At the top of the range from a drivetrain perspective, the Q4 50 e-tron Quattro uses the same 82kWh battery, but powering a motor on each axle. That means its four-wheel drive, with a maximum output of 299PS and 460Nm of torque. It'll accelerate to 62mph in 6.2 seconds, but you won't be doing that regularly if you want to get anywhere near its official 298-mile range.

The smaller battery can be charged at a rate of 100kW with compatible chargers, while the bigger battery can be topped up at speeds of up to 125kW. In ideal conditions, this means the battery can be charged from five to 80 per cent in around 38 minutes.

Buyers can choose from a range of distinct trim levels: Sport, S line, Edition 1 and Vorsprung. We've driven the Audi Q4 40 e-tron in Sport trim and it felt satisfyingly upmarket – with a 10.1-inch navigation system as standard, as well as a slick 10.25-inch Virtual Cockpit, sport seats and LED interior (and exterior) lighting.

It's also spacious enough to use as your main family car, with a big boot and enough space in the rear seats for three adults (at a push). If out-and-out practicality is high up on your wish list, you might want to look at the Skoda Enyaq iV instead.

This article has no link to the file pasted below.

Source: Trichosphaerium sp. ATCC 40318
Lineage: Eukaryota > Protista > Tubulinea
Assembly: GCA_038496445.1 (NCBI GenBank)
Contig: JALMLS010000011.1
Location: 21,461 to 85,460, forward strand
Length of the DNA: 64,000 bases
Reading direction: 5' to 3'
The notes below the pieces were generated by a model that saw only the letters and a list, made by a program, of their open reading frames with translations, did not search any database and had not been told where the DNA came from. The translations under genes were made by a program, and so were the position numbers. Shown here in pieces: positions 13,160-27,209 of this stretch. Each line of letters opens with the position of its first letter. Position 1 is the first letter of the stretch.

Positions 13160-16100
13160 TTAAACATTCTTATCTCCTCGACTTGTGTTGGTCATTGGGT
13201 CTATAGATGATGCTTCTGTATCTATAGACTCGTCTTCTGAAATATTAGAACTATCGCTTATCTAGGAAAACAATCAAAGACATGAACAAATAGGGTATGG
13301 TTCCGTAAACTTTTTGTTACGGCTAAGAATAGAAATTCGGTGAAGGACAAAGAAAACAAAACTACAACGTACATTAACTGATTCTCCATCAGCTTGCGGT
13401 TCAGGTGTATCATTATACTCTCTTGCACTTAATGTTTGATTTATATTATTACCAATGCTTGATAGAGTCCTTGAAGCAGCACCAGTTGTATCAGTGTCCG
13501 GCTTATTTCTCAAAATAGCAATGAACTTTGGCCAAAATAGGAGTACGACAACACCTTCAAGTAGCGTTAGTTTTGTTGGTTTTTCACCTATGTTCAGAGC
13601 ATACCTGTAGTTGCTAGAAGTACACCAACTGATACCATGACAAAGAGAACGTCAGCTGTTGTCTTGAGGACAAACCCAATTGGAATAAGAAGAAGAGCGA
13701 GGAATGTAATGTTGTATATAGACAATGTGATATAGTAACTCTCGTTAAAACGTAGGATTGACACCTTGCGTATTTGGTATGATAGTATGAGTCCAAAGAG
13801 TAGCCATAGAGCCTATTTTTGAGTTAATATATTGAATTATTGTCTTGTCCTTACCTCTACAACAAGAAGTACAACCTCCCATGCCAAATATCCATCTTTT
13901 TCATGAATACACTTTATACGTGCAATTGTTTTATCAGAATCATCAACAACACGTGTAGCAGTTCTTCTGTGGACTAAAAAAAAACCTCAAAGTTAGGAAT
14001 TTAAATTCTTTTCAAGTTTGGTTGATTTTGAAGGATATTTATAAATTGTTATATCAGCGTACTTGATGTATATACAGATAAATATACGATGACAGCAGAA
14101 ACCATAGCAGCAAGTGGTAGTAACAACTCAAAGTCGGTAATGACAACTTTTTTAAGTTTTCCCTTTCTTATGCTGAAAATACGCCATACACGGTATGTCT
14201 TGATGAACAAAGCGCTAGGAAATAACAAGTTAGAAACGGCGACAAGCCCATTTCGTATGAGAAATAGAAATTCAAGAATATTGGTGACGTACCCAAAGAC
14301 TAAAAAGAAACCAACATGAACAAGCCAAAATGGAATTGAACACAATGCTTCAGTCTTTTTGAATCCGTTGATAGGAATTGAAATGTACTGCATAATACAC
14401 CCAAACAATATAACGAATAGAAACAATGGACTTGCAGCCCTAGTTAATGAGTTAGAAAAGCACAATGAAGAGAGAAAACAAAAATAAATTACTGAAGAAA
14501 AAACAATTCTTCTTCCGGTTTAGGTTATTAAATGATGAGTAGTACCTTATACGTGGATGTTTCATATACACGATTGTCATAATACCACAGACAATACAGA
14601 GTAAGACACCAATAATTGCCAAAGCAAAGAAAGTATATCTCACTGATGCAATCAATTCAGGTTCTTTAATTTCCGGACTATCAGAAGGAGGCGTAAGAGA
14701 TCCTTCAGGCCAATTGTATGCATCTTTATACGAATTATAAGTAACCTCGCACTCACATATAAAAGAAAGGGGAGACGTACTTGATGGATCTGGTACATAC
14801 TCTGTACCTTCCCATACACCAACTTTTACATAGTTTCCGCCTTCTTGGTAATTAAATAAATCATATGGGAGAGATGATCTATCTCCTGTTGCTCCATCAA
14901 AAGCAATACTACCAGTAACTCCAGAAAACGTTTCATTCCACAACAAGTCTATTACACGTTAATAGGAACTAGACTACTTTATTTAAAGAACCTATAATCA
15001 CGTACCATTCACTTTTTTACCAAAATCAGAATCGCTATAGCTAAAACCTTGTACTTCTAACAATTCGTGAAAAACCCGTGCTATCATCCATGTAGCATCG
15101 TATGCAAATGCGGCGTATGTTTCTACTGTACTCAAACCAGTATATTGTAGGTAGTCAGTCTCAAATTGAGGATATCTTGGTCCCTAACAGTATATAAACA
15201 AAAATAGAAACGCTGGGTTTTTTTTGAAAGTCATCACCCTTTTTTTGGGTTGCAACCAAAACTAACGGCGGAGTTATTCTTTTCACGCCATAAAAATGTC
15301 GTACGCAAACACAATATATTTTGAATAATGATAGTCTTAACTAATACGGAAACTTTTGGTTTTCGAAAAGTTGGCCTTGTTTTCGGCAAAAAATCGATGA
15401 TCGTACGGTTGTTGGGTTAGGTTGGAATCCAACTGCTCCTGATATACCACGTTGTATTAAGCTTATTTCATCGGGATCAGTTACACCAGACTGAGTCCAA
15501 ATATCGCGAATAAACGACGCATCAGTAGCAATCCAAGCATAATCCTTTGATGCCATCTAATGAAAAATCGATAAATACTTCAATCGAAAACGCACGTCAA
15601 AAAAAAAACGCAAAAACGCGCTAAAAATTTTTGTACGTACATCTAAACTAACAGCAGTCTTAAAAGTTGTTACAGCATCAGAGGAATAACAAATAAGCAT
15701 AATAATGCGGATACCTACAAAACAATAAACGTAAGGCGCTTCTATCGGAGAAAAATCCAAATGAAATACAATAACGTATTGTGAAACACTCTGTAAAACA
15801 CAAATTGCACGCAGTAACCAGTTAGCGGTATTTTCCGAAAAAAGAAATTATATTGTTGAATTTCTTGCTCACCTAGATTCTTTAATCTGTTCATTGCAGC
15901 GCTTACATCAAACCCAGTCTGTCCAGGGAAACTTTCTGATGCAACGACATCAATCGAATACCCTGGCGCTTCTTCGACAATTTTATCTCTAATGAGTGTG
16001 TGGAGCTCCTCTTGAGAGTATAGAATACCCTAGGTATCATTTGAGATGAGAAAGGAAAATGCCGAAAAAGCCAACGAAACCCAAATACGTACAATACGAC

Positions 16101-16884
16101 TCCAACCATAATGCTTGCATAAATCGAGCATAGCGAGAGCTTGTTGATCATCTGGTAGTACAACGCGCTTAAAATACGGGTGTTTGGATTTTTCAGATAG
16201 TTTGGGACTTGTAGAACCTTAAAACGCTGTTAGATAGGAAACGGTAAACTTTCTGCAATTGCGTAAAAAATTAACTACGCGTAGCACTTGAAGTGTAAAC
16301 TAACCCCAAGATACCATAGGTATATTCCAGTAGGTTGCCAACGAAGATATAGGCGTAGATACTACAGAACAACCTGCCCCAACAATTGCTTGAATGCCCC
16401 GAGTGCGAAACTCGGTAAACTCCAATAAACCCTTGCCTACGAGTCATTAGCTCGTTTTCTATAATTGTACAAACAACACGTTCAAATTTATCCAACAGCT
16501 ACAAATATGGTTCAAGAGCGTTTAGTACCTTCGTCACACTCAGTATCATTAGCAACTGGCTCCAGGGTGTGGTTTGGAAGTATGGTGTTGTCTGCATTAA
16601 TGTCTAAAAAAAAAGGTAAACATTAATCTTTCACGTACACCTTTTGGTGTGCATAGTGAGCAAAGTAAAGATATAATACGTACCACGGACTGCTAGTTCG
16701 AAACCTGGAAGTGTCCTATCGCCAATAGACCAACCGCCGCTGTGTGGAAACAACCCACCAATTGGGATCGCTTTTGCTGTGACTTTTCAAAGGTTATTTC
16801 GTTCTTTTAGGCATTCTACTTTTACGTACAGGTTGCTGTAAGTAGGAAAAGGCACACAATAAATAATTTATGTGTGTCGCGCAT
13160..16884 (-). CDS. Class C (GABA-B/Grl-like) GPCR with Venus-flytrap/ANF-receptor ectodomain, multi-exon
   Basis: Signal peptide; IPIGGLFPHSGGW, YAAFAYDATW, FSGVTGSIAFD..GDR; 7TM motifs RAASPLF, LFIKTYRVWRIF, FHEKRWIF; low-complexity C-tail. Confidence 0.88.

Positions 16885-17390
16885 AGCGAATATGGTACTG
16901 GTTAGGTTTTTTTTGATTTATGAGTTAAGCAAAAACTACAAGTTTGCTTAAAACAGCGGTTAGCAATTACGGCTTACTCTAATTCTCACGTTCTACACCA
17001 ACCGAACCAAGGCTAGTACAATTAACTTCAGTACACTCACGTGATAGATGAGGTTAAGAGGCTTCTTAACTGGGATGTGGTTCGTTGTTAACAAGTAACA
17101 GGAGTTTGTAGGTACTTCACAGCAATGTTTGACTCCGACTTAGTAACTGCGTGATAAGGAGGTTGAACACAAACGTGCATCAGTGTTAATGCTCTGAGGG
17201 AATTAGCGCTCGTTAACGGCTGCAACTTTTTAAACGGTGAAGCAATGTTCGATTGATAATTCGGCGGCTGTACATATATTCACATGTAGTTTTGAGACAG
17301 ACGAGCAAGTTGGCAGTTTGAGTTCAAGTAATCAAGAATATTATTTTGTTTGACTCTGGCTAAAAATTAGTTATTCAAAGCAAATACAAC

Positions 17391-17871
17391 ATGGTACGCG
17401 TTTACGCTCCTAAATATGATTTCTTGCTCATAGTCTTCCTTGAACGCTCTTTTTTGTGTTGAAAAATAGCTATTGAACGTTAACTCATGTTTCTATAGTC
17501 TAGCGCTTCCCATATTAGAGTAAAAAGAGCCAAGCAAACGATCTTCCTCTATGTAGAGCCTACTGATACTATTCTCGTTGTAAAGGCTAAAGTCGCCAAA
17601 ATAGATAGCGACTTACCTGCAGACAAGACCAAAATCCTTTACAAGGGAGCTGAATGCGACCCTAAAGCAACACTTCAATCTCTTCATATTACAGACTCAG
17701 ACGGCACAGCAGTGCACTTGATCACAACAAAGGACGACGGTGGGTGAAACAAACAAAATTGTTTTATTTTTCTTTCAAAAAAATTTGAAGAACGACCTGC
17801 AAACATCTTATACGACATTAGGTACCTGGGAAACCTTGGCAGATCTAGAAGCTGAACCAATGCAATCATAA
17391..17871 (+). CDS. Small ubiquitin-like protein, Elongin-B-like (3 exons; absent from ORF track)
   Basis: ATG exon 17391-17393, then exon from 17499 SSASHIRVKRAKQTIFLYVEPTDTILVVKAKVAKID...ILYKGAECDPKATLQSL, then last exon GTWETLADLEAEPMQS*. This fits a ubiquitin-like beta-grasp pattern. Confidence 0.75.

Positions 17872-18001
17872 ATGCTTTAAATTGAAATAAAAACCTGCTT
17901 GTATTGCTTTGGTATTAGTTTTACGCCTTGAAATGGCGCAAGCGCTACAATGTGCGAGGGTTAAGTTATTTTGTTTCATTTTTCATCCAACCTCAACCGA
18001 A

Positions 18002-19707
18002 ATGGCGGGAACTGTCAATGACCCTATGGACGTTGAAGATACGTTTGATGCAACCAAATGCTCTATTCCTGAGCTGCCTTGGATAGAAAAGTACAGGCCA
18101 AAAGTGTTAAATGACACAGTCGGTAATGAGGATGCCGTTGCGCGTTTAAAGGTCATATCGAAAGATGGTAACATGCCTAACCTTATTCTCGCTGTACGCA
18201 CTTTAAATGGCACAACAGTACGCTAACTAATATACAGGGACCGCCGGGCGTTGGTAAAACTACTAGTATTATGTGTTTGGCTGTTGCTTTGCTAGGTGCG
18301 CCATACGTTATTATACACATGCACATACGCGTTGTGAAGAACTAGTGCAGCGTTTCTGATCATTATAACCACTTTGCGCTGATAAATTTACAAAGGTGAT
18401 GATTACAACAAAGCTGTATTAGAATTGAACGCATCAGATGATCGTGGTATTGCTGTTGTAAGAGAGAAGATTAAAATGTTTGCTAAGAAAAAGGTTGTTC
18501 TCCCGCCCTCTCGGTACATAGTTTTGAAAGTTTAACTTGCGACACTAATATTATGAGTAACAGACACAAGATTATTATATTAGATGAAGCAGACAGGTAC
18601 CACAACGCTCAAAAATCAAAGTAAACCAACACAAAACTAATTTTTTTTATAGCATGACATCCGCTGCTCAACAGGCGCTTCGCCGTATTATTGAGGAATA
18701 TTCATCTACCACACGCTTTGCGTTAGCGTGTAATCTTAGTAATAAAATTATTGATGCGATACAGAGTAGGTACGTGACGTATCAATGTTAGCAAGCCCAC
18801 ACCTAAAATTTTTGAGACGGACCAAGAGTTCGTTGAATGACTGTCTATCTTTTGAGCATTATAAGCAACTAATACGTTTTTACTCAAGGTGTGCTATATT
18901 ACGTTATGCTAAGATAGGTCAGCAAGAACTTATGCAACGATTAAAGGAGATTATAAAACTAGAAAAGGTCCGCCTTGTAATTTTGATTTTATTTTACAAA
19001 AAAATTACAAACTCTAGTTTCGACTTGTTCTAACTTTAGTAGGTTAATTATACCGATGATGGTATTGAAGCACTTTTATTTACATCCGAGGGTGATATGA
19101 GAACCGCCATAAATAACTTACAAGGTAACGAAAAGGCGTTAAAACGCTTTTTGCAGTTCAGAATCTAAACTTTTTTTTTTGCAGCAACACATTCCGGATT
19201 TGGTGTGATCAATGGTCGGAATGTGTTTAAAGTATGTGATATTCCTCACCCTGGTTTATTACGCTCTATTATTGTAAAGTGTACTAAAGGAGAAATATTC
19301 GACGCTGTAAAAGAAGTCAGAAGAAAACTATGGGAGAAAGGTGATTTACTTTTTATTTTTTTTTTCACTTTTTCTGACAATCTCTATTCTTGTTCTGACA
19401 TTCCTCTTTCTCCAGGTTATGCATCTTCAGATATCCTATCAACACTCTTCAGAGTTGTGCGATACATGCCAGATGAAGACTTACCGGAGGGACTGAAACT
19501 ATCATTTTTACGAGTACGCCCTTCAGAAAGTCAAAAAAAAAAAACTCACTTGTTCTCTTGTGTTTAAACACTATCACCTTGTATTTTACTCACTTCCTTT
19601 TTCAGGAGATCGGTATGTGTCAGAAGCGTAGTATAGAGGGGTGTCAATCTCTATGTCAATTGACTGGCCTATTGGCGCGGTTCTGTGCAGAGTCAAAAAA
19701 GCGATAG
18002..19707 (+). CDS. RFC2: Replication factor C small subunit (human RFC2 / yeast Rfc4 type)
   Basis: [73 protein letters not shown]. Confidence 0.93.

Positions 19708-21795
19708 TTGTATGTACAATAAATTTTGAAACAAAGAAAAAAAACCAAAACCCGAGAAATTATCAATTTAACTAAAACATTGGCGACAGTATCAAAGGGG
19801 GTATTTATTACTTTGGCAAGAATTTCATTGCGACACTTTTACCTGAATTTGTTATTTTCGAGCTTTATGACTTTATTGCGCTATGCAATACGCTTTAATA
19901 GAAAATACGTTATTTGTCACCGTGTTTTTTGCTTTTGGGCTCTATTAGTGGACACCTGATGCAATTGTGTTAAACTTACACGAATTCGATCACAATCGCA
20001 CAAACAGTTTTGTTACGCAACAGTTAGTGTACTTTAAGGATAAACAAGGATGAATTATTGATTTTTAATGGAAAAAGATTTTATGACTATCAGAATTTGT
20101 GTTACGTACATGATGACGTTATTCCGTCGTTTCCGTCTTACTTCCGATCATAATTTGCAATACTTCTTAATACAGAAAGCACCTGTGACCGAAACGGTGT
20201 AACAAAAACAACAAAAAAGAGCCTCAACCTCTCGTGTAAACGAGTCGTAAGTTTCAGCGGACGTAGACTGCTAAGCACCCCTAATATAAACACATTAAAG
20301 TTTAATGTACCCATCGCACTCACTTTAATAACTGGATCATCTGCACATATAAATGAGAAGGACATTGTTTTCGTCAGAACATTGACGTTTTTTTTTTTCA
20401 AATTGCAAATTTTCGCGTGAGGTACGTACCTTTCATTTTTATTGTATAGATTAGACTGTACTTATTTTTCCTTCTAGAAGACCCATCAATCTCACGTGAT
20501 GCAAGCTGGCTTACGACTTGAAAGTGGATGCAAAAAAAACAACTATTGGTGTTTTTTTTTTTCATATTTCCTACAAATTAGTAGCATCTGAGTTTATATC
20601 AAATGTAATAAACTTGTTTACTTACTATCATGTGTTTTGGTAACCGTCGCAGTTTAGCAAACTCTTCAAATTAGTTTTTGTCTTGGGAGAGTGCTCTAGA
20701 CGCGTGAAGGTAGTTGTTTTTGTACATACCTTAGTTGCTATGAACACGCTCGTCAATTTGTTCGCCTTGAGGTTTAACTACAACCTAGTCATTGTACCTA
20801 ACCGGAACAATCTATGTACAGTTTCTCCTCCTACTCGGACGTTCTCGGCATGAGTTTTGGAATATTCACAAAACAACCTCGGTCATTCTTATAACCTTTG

We'll hold our full judgement until we've spent more time with the new Audi Q4 e-tron, but first impressions are overwhelmingly positive. Its interior is noticeably upmarket compare to its Volkswagen Group peers, while its impressive electric range and versatile cabin mean you could easily use the Q4 as your main (or only) car and for now is one of the best electric cars going. 

Looking for a second opinion? What not read heycar's Audi Q4 e-tron review.

Ask Honest John

What would cause a sudden power loss in an Audi Q4 e-tron?

"My daughter's Audi Q4 e-tron lost power suddenly on the M1 where there was no hard shoulder and an HGV immediately behind her. Thankfully she and her baby suffered no harm. Is this a known issue with this car? Is it likely to be a software problem?"